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Fermented milk derives bioactive peptides with antihypertensive effects

Amal Bakr Shori

King Abdulaziz University, Faculty of Science, Department of Biological Sciences, Jeddah 21589, Kingdom of Saudi Arabia

E-mail : shori_7506@hotmail.com

Ahmad Salihin Baba

Institute of Biological Sciences, Faculty of Science, University of Malaya, 50603 Kuala Lumpur, Malaysia

DOI: 10.15761/IFNM.1000126

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Functional foods present great promise for future developments in human nutrition. In the fermented dairy products, milk proteins serve as an important source of a range of bioactive peptides encrypted within the sequence of the native proteins and thus be released by proteolysis. From the bioactive peptides detected in dairy products, is inhibitors of angiotensin I-converting enzyme (ACE), which has a central role in the regulation of blood pressure in mammals. Therefore, the objective of this study is to review the possible mechanisms of milk protein proteolysis during fermentation and their relation to function bioactive peptides with antihypertensive effects.

Key words

milk proteins, proteolysis, hypertension, angiotensin I-converting enzyme


Chronic hypertension plays a key role in the development of cardiovascular diseases i.e. arteriosclerosis, stroke and myocardial infraction which lead to renal disease in the end-stage [1]. The high cost and side effects associated with hypertension drugs have encouraged the scientific community to look for alternatives [2]. Other resources of anti- ACE peptides have been identified from animal (chicken muscle, sardine and tuna muscle) and plant proteins (water-soluble extracts of broccoli, mushroom, garlic, buckwheat and wine) as well as in protein hydrolysates of soybean, mung beans, sunflower, rice, corn, wheat, buckwheat and spinach [3]. The dietary approach is preferable because minimal side effects were experienced in comparison to synthetic drugs. The digestion of certain food can results in the formation of active peptides with anti-hypertension activity [4,5]. These bioactive peptides are liberated from the native protein in vivo by digestive proteases or by enzymatic hydrolysis secreted by microorganism during fermentation [6]. The potency of fermented milk derived bioactive peptides against ACE-1 activity has been studied. Hernandez-Ledesma et al. [7] reported that consumption of yogurt is associated with the reduction of blood pressure, made possible due to the liberation of peptides with ACE-I inhibition properties by LAB proteolytic activities [8]. Many peptides with antihypertensive action have been characterized upon fermentation of milk with different microorganisms or by the action of pure proteinases on milk proteins [7,9]. Therefore, the objective of this study is to review the possible mechanisms of milk protein proteolysis during fermentation and their relation to function bioactive peptides with antihypertensive effects.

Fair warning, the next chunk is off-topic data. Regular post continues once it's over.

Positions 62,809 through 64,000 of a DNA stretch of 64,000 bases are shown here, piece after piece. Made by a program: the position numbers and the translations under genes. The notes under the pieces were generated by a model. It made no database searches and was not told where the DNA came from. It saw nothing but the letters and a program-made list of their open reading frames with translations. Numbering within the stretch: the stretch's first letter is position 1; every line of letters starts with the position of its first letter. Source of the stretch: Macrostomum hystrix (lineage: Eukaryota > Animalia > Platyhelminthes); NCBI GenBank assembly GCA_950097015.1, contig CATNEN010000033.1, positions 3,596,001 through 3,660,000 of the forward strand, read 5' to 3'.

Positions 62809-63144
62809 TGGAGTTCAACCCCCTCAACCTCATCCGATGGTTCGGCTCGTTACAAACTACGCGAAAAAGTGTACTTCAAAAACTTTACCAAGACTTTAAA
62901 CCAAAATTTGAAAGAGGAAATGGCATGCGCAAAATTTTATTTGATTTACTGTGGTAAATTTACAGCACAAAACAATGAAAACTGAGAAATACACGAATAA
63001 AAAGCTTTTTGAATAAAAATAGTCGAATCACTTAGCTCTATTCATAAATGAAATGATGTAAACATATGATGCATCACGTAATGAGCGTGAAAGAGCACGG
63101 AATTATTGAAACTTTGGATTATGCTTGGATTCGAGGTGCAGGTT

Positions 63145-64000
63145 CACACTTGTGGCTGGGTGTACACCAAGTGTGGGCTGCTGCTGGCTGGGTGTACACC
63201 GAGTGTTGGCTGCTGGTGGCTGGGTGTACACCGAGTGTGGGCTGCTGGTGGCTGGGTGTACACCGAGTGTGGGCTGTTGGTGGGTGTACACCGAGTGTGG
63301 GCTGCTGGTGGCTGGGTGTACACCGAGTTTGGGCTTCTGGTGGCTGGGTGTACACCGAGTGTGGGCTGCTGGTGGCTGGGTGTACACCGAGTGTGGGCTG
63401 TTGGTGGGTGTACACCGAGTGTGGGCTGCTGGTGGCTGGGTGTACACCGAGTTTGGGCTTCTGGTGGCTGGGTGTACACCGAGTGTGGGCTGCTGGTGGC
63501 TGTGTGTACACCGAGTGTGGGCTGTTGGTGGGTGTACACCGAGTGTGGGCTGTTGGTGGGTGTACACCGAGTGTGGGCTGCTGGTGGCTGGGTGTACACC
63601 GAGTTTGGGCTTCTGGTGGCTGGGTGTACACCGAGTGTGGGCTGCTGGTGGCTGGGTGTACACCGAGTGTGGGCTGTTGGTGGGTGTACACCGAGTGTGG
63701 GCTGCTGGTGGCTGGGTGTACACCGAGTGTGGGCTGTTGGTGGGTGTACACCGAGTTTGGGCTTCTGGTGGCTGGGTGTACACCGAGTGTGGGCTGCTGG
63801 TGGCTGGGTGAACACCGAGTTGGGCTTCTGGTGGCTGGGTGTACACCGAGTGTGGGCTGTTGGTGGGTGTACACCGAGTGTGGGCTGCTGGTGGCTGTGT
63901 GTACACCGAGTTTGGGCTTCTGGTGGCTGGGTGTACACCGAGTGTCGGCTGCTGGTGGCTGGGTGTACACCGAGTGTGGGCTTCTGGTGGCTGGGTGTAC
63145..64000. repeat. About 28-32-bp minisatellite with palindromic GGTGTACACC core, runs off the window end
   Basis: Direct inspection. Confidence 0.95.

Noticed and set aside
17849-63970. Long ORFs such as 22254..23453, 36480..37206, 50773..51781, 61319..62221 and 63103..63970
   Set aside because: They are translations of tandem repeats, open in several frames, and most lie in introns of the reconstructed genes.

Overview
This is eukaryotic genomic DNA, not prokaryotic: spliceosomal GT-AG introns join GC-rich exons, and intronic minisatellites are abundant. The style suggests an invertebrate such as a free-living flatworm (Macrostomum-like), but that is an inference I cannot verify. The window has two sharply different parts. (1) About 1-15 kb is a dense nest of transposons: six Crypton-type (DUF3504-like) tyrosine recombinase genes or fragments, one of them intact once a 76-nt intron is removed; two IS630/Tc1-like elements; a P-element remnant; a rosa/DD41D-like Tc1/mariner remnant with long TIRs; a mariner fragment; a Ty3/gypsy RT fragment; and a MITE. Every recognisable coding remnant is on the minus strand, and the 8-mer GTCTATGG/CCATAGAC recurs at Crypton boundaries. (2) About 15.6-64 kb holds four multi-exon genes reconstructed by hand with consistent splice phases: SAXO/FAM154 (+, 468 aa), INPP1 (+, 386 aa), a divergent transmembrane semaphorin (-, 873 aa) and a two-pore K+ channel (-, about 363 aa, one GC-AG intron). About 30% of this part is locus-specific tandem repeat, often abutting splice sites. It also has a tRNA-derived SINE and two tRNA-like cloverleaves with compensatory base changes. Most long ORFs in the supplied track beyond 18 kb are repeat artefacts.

Proteolysis of milk protein

Lactic acid bacteria are fastidious microorganisms with regard to nutritional requirements [10]. They have limited biosynthetic ability hence the requirement for an exogenous source of amino acids (such as isoleucine, leucine, valine, histidine and methionine) or peptides for optimum growth [11,12]. Since milk is deficient in such low-molecular components the growth of the starter bacteria depends on their proteolytic systems to hydrolyze caseins [13]. The amino acids released by the bacteria and accumulated in the milk affect the nutritional potential and biological value of the fermented product. Amino acids may not be directly contributory to the flavour and aroma of fermented milk. However, they act as precursors for a number of reactions that produce carbonyl compounds [14]. The spectrum and level of free amino acids in fermented milk depend on several variables such as type of milk, composition of the starter, method of preparation and storage conditions. Caseins are the main source of amino acids ensuring 98% of the growth [15]. The contribution of caseins to the provision of essential amino acids depends on the type of proteinase [15]. Proteinase is capable of initiating the degradation of casein to oligopeptides which are transported into the bacteria and afterwards degraded through a complex sequence of intracellular peptidases [15]. The amino acid necessity and production activity in mixed cultures can be modified using selected strains of lactobacilli [16] capable of intracellular splitting of oligopeptides or of attacking peptides and proteins in the nutrient medium by means of the proteolytic enzyme systems synthesized [16].